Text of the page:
In Mayor Ted Wheeler's proposed city budget released this week, there's an interesting $158,000 line item in the park bureau budget: Build a swimming beach under the west side of the Marquam Bridge. The idea is to get more people access to the water on warm days.
The Willamette River is sometimes all we have to cool off near on hot days. But the thought of getting in, and swimming? We asked people walking along the waterfront about it. Danielle Henry loves a beach idea to hang out at, but would not swim saying, "When I was in high school we always joked that if you swam in the Willamette you'd come out with an extra limb!"
Ella Jackson had a different take, "I would yeah, I'd just have a nice shower after."
"I would," said Lindsay McDonald, out on a walk with a friend. "I think I'd have to make sure the testing was OK first." Her friend Gregory Pothier though said, "Nope, sorry. It's still too gross."
The city says the river is safe, just don't drink the water. To get people to love the Willamette again, and not just view it as industrial, Mayor Ted Wheeler has talked about turning Poetry Beach, into an actual beach for months.
The site is along the river trail and already has a walking path down to the water for a small boat ramp. Under this winter's high water level, there is a sandy beach down there. The mayor is proposing adding a lane line out in the water to mark off safe swimming, bathrooms, maybe a lifeguard, park ranger safety patrols, picnic tables and possibly even inviting a food cart to set up nearby.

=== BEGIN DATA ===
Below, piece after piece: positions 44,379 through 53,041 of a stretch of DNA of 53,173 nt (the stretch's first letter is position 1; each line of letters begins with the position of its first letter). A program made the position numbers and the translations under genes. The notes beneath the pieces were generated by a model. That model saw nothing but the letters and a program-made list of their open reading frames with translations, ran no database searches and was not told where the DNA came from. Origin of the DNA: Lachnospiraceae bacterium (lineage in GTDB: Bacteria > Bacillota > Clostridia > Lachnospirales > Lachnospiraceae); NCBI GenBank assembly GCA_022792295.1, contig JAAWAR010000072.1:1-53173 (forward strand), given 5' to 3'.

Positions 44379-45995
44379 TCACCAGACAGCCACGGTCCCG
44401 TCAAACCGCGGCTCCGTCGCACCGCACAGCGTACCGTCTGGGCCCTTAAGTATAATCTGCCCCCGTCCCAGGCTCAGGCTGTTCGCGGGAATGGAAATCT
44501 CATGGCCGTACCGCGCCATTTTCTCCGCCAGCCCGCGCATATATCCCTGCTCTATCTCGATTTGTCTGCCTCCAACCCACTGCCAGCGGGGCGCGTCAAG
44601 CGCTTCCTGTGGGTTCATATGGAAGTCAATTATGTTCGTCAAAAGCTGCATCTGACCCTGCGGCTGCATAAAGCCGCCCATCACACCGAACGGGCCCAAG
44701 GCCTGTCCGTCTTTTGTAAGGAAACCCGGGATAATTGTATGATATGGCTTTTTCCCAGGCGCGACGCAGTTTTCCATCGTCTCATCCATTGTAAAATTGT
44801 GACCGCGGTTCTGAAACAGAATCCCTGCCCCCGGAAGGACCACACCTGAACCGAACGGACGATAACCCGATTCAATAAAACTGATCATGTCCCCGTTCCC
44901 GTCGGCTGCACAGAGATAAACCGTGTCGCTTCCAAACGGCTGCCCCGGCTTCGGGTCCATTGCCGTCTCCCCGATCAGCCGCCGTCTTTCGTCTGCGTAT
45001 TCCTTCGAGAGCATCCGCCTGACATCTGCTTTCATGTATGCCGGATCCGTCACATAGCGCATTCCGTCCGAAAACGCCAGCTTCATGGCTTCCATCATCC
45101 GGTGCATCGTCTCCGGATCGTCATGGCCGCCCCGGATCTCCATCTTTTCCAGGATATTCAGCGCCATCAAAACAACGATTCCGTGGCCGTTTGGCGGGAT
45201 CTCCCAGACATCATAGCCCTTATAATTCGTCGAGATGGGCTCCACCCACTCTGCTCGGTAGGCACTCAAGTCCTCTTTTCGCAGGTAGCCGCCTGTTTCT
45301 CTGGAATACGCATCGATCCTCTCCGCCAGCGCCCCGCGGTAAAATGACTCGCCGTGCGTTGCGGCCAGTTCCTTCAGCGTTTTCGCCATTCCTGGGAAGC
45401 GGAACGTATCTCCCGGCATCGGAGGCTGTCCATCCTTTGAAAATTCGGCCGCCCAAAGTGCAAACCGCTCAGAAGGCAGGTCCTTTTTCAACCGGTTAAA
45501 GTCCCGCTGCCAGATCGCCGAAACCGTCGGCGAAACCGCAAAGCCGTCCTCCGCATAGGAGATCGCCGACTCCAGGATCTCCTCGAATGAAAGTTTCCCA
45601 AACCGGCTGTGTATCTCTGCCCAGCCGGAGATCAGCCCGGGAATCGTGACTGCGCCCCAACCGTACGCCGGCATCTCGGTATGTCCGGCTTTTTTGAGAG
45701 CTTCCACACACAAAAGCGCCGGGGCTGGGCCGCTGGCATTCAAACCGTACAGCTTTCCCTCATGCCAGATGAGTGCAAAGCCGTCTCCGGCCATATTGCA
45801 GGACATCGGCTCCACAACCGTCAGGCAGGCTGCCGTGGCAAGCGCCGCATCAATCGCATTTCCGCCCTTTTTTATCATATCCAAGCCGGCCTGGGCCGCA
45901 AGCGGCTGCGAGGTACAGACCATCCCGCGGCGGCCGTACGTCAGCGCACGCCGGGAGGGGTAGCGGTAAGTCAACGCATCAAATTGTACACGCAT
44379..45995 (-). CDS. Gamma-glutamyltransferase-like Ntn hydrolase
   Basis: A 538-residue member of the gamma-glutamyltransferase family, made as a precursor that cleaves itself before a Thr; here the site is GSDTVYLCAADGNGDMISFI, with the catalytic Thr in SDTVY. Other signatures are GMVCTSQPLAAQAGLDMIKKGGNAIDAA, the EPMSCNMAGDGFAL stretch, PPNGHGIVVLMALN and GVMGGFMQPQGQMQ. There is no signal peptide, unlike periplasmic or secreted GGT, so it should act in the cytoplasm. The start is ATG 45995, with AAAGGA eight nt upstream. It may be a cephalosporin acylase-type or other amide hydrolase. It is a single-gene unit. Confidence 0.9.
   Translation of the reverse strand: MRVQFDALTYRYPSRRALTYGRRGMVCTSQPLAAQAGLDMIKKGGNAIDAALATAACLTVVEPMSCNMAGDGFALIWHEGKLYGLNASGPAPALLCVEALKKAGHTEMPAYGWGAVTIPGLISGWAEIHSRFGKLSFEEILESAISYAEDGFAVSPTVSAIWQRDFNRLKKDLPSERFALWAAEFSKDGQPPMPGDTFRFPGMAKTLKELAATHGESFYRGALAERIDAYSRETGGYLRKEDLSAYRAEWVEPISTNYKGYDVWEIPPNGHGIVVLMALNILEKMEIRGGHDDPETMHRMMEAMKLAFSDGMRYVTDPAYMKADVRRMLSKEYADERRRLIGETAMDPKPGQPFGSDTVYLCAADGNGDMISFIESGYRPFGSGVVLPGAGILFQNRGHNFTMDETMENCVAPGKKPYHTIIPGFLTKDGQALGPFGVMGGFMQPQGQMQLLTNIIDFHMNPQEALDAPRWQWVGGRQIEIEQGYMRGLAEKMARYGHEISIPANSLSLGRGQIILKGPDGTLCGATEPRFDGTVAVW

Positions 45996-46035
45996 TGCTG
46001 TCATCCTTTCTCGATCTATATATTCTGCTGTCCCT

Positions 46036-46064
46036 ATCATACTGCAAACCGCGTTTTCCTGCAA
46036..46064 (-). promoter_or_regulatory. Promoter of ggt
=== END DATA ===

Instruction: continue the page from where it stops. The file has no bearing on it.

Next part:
"I think it's a great idea, I think a lot of people would use it," said Lindsay McDonald. "I think it would be amazing, and I would love to go swimming here."
Ella Jackson agreed saying, "This would be a good way to get out and not travel three hours to get to a beach, it's smart."
So does Tim Bigley out walking on his lunch break, "I think it would be a cool way of getting into the water if you wanted to, a nice little get away."
Others on Facebook and Twitter responded to our story, questioning spending $158,000 of taxpayer money on something like this when we have so many potholes to fix. Some say it'll just attract more homeless camps. The mayor's office says the money isn't much in comparison to the whole budget, and it's worth it.
"Getting people to challenge the notion that the river is just a thing to drive over and inviting people to get back into it and reconnect with the Willamette is the goal," said Wheeler's senior policy advisor Nathan Howard. "I would say a $158,000 is not 'nothing' but it is a small portion of the city budget and really it is a very worthwhile investment to tell the story of the renaissance of the Willamette and all of our public investment has created something we can all experience and is much healthier than it was a couple decades ago."
If it's approved in the final city budget at the end of May, Poetry Beach would be fixed up and ready to open as a swimming beach in July through September this year. If this pilot beach goes well, there are plans to invest in the Eastbank Crescent Park on the east side of the river near the Hawthorne Bridge. A floating dock is already very popular with sunbathers and kayakers, but it would be torn out and replaced with multiple docks for swimming and boating, and a sandy beach with picnic tables and restrooms would be built.
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